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By Jeffery Garfield

Last updated: 24th March 2018

Dartmoor Pony


Jeffery Garfield
Last updated: 24th March 2018

The Dartmoor is a breed of semi-feral ponies native to the Devon County in southwestern England. Known for their strength and excellent stamina, the Dartmoors serve as a working animal in the local tin and limestone mines.

Dartmoor Pony Pictures

Quick Information

Temperament/Personality Kind, calm, gentle, reliable
Physical Characteristics Small head, alert ears, large kind eyes, fine jaws, medium-sized neck, sloping and well laid back shoulders; strong, well ribbed up body; strong legs with dense bone, short cannons, and large, flat knee; rounded, muscular quarter, mane and tail are full and flowing
Colors Black, brown, gray, roan, bay, chestnut; skewbald, piebald, excessive white markings are discouraged
Height (size) 11.1-12.2 hands (114-127 cm, 45-50 inches)
Weight About 441 lbs (200 kg)
Common Uses Riding, working, jumping, showing, driving, dressage
Health Some individuals may suffer from the Strangles disease with symptoms like lumps at its jaw, cold, and runny nose
Gaits Free and smooth movement
Popular Traits Hardiness, exceptional temperament, ability to prosper in extreme weather conditions
Feeding/Diet Grass, hay, water
Country of Origin England
Ancestors Purebred ponies, influenced by Arab Horse, Shetland, Welsh, and Fell ponies
Breed Registry/Association Dartmoor Pony Society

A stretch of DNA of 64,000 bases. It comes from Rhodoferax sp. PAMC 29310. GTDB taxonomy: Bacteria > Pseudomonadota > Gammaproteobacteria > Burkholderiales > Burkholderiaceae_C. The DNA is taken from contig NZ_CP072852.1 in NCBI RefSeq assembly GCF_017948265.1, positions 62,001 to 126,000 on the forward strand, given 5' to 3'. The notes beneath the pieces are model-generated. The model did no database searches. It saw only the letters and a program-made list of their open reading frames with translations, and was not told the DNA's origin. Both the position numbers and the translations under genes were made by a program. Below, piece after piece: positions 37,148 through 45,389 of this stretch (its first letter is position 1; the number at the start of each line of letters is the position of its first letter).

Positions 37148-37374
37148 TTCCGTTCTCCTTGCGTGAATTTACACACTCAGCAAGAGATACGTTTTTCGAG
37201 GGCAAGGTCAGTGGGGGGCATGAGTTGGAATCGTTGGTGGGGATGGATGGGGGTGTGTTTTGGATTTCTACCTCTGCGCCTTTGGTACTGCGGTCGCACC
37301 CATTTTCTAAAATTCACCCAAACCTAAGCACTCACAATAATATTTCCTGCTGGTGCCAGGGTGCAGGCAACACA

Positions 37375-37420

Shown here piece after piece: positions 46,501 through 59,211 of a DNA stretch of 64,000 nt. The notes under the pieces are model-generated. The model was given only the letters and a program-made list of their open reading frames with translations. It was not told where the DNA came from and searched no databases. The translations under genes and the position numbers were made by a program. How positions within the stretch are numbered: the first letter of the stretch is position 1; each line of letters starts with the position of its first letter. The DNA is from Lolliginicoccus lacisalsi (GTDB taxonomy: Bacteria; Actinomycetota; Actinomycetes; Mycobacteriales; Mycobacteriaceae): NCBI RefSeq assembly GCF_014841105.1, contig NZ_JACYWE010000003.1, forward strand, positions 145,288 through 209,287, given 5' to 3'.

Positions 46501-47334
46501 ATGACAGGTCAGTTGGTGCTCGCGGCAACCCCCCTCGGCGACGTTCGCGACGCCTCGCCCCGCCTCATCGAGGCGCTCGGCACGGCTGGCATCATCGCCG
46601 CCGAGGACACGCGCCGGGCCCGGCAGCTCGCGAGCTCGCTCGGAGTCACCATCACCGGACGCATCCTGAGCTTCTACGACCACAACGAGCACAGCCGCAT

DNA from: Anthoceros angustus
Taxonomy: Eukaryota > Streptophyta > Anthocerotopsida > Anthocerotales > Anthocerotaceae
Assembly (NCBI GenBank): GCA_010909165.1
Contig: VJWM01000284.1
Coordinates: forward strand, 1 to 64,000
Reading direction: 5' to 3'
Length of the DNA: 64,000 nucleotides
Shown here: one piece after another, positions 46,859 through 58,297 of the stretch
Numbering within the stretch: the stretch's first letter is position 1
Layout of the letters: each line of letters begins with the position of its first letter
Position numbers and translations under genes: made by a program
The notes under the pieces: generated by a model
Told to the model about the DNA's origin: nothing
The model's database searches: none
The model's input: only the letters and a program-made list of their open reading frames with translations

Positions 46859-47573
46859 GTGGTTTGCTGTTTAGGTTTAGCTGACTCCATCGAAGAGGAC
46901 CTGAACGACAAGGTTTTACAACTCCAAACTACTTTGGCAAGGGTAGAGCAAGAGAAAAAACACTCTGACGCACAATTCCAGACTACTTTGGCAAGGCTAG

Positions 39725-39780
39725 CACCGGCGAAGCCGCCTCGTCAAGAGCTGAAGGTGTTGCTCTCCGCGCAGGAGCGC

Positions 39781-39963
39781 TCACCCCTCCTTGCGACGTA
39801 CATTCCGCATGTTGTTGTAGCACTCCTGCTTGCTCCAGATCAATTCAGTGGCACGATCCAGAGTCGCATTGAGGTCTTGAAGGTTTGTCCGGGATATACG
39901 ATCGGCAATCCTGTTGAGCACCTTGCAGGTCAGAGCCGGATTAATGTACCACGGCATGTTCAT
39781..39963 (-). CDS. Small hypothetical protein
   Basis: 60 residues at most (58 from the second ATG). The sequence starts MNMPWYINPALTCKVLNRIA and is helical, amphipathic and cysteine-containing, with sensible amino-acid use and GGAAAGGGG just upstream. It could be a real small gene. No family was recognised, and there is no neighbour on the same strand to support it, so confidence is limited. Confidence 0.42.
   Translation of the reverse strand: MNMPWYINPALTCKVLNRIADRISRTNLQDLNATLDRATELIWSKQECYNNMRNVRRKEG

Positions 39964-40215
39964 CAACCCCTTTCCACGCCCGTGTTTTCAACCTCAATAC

Dartmoor Pony Video

History and Development

As revealed by archeological studies during the 1970s, domesticated ponies have been living on Dartmoor since 1500 BC. Written records dating back to 1012 AD also refer to Dartmoor ponies being marked and branded.

During the Middle Ages, the purebred Dartmoors were commonly used for hauling heavy loads from the mines. However, in the early 19th century, their numbers decreased after Shetland ponies were included in the breeding stock to produce suitable pit ponies. From early-mid 20th century, the guards at Dartmoor Prison used the ponies for escorting prisoners.

Arab, Welsh, and Fell pony blood were added to refine Dartmoor’s physical characteristics. In 1898, the Polo Pony Society started registering the breed while in 1924, a studbook was opened. Both the World Wars caused a decline in their population, consequently hindering their registration process. Nonetheless, their numbers improved when the local people started inspecting and registering the ponies after the end of the world wars.

The Dartmoor Pony Moorland Scheme (DPMS), managed by the Duchy of Cornwall and Dartmoor Pony Society, was set up in 1988 to broaden their gene pool and regulate their declining population. The Dartmoor Pony Preservation Scheme (DPPS) introduced in 2004 requires one mare, from the herd of ponies participating in the scheme, to enter each year.

Interesting Facts

  • Dartmoor ponies form the foundation bloodstock for Riding Ponies.
  • Aside from England, these ponies occur in the USA, Australia, New Zealand, and Mainland Europe.
  • Dartmoor Commoners own and protect all the free-roaming ponies, and thus feeding them by visitors is considered illegal.
  • Dartmoor Hill Ponies, sometimes exhibiting skewbald and piebald colorings, are equines born on Dartmoor Park though they are not registered as purebred Dartmoor ponies.

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